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KiwiSaver Changes in the Budget
Tax Treatment when Cashing up Annual Holidays
Labour Law Changes
The main points of the Government's 2011 Budget:
- For KiwiSavers that means a halving of the member tax credit while their employers will now pay employer superannuation contribution tax. From 2013 employers will have to contribute at least 3 percent (up from 2 percent) while employees will have to pay the same amount more.
- Working for Families changes will revise abatement thresholds so wealthier people are less likely to be eligible.
- Student loans will be restricted for those with overdue payments and people aged over 55 will only be able to get loans for tuition fees. Part-timers will be able to borrow less and the repayment holiday for students who go overseas will be reduced to one year from three.
KIWISAVER CHANGES IN THE BUDGET
The Government's weekly contributions to KiwiSaver will be sliced in half by changes announced in the Budget.
The Budget confirms a series of changes to the scheme with the members and their employers asked to bump up their minimum contributions from 2 to 3 per cent of income, and the Government halving its member tax credit.
The first step, on April 1, 2012, will see tax introduced on the full minimum two per cent employer contributions. Currently, tax only applies to employer contributions over two percent, so the change will reap more revenue for the Government and initially shrink the amount going in to KiwiSaver accounts.
Three months later, on June 30, 2012, the member tax credit will be halved from the current dollar for dollar contribution by the Government down to 50c. That means the maximum member tax credit paid out by the Government will fall from $1040 per annum to $521.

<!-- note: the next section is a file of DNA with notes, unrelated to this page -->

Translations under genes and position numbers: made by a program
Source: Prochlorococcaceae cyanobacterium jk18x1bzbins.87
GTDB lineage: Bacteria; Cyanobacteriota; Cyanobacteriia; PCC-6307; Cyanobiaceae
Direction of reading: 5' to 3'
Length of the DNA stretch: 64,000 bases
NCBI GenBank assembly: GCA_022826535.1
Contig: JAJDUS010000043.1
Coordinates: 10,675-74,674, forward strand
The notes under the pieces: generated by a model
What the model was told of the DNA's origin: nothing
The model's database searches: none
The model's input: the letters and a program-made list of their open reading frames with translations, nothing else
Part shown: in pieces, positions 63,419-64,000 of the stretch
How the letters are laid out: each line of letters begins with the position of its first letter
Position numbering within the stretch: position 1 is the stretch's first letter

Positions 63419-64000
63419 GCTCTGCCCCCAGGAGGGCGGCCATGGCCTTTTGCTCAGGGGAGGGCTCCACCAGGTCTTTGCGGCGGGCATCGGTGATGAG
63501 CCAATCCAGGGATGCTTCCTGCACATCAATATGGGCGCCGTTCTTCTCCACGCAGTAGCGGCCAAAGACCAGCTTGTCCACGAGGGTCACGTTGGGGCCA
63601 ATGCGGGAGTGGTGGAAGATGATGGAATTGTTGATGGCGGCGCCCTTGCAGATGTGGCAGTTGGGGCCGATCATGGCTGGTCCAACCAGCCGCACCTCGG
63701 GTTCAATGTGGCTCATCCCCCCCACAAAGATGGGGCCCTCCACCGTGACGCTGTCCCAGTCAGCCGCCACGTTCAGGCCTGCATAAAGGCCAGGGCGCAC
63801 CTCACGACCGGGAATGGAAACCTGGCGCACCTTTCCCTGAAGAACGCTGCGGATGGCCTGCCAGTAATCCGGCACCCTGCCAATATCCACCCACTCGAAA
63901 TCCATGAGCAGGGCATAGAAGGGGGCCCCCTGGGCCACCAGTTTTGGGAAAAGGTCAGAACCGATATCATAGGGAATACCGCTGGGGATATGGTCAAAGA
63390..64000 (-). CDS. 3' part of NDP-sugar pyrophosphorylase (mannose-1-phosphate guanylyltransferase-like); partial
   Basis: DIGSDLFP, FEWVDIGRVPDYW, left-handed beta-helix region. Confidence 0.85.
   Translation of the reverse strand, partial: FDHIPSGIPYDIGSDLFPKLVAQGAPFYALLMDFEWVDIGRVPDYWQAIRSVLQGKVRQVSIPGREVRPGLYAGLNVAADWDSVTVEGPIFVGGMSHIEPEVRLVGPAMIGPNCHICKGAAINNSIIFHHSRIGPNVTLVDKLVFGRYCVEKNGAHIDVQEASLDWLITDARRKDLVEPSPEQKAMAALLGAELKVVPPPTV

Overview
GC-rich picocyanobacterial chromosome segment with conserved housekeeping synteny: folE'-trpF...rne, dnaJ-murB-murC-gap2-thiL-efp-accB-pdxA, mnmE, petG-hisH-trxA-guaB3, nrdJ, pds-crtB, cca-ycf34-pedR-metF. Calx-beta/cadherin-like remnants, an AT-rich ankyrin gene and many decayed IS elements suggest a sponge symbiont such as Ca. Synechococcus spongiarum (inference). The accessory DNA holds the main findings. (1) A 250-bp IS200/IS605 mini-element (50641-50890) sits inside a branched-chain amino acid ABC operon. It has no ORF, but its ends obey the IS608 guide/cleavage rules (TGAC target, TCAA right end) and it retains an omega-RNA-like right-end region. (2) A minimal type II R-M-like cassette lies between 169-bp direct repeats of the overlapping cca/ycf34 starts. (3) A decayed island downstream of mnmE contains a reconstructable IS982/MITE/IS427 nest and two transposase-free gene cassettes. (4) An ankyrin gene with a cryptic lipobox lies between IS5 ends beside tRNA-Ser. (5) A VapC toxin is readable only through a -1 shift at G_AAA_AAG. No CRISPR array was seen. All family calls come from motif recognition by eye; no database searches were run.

Nine months after the Government's contribution is halved, employers will have their minimum contributions lifted from two to three per cent. At the same time, on April 1, 2013, workers will also be required to lift their minimum contributions from two to three per cent.
The $1,000 Kick-Start is unchanged.
Changes to the Holidays Act 2003 now allow employees to "cash in" up to one week of their annual leave entitlement. The following clarifies the tax treatment of this payment to employees.
If an employee and employer agree to cash up a weeks annual leave it should be treated as an extra pay or unexpected bonus. As it's taxable income, PAYE should be calculated using the rates for extra pays. Your employees may need to check the correct amount of PAYE has been withheld over the tax year.
Your employee's Child Support liabilities and Working for Families Tax Credits entitlements may also need to be adjusted if their family income has changed.
LABOUR LAW CHANGES
On 1 April, 2011, new changes to Employment Legislation came into law. The Department of Labour Website has been completely updated with this information.
Information about the following, and other relevant, subjects, is available on the above website:
Changes to Employment Agreements
From 1 July 2011, all employers will be required to:
Labour Inspectors will be able to seek a penalty in the Employment Relations Authority where employers do not comply. Employers will be given written notice and have seven working days to fix the issue before they risk a financial penalty for breaching the law.
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